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First Drive

Road Test: Abarth 595 1.4 T-Jet 50th Anniversary Edition 3dr Auto

£29,620 when new
Published: 01 Jan 2014


  • BHP


  • 0-62


  • CO2


  • Max Speed


Exactly none of the Abarth 595 50th Anniversary's 299 production run is ever likely to be driven on track. Except today, where two are being thrashed mercilessly by European hacks at Fiat's Balocco proving ground in Italy. That means a skipped lunch for a reasonable run in it while everyone else is munching pasta. A few laps down, however, we're considering popping back for the linguine. Blame the TCT gearbox; the yawning gaps between asking for a gear and it arriving rob the car of any sort of flow. At all times, but especially on track.

Output is boosted to 178bhp from the 1.4-litre T-jet turbo 4cyl engine, so those gearchanges are needed a bit quicker than in the standard car. However, a single lap in the regular 595 158bhp model with the 5spd manual 'box underlines it's more fun with less power - and more pedals. The Anniversary model boasts a 6.9secs 0-62mph time, which isn't quite junior supercar league, as Abarth claims, and for all the company's talk of exclusivity and uniqueness, we've been here before.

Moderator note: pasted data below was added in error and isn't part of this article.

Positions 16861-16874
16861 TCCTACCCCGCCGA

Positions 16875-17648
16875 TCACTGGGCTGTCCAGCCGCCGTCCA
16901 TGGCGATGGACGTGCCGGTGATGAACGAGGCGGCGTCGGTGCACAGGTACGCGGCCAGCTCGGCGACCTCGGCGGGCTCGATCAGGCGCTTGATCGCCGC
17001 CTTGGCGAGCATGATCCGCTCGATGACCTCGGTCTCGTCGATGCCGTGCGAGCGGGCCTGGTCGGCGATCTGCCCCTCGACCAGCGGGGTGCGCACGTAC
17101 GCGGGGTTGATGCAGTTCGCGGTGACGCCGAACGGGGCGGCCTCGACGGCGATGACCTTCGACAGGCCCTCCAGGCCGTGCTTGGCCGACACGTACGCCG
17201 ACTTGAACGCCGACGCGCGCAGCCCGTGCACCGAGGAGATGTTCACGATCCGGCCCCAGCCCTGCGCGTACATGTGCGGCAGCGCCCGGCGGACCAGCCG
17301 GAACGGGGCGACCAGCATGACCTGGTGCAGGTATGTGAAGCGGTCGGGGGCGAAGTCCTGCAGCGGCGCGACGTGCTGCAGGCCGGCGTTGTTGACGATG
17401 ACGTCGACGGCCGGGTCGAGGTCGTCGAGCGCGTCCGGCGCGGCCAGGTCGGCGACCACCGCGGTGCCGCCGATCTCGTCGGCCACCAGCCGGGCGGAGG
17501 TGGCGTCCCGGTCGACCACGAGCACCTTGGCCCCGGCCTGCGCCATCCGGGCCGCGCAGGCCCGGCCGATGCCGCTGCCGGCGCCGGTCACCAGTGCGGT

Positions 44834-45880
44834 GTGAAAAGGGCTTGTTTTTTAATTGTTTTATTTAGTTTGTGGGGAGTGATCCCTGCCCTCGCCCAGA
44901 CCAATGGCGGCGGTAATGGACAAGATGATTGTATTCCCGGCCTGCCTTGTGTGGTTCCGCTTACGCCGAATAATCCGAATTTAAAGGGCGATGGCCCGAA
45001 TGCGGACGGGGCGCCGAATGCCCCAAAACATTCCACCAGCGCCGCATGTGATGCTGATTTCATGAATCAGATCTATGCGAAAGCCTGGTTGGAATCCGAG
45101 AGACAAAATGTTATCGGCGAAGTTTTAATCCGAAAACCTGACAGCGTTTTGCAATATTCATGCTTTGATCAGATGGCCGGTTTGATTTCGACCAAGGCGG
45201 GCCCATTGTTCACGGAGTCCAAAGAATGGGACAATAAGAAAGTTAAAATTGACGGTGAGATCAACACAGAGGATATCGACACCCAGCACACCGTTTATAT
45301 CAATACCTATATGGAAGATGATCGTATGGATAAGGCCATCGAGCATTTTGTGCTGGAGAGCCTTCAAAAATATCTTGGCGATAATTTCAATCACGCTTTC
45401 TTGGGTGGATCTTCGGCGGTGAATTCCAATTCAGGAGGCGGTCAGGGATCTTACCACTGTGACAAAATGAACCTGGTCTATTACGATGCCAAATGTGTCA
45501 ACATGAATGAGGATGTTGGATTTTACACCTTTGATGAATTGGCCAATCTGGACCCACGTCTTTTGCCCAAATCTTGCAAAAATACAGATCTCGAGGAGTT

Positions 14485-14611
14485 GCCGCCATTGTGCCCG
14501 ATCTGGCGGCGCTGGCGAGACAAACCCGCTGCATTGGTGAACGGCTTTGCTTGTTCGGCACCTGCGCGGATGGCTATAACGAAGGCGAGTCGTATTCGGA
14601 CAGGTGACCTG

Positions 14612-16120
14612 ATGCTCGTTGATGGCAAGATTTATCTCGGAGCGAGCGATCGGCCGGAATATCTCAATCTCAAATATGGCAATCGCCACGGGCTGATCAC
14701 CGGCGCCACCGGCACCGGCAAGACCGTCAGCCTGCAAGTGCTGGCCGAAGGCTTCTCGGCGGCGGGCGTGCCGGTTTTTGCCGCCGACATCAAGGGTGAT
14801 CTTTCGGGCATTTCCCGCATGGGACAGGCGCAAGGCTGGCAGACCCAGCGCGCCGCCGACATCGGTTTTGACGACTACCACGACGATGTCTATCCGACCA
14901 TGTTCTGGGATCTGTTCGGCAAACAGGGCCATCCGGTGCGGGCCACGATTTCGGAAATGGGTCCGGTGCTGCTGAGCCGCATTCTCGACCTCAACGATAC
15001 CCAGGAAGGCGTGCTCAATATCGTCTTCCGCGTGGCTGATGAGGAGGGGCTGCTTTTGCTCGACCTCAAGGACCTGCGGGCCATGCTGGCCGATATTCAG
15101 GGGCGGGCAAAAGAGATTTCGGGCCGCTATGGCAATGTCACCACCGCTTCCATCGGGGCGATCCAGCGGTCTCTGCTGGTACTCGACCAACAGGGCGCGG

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Specifically in red, with the 695 Tributo Ferrari; and 2012 opened up with the drop-topped 695 Maserati Edition. The 299-run Abarth might be rarer, but for good reason, as the Abarth name alone is not able to create quite the same buzz. Some retro-inspired badges, a ‘tattoo' scorpion on its bonnet and matte white paint identify the 50th, but otherwise the specification reads identically to its more glamorous predecessors. Amusingly too, and despite Abarth's protestations that it's a brand in its own right, the 50th's badge returns ‘Fiat' to the bootlid.

The dual-mode exhaust does its shouty best to remind you that this is a more special little runaround, but the steering's wilful lack of feel and parking-light weighting does little to inspire confidence. Brake hard, and the Brembo calipers grab the discs strongly, though it all feels a touch absurd - particularly as it slews to the driver's side unless you've an equally heavy passenger.

Then there's the price, £29,850. Way. Too. Much. If you really want to spend £30k on a Fiat 500, then delivery-mile 695 Tributo Ferraris are available from burnt-fingered speculators. If you don't like red and supercar connotations, then the 595 50th Anniversary is the one, though you'd be certifiable not to go for the standard 160bhp 595 Abarth. Or a Mini.

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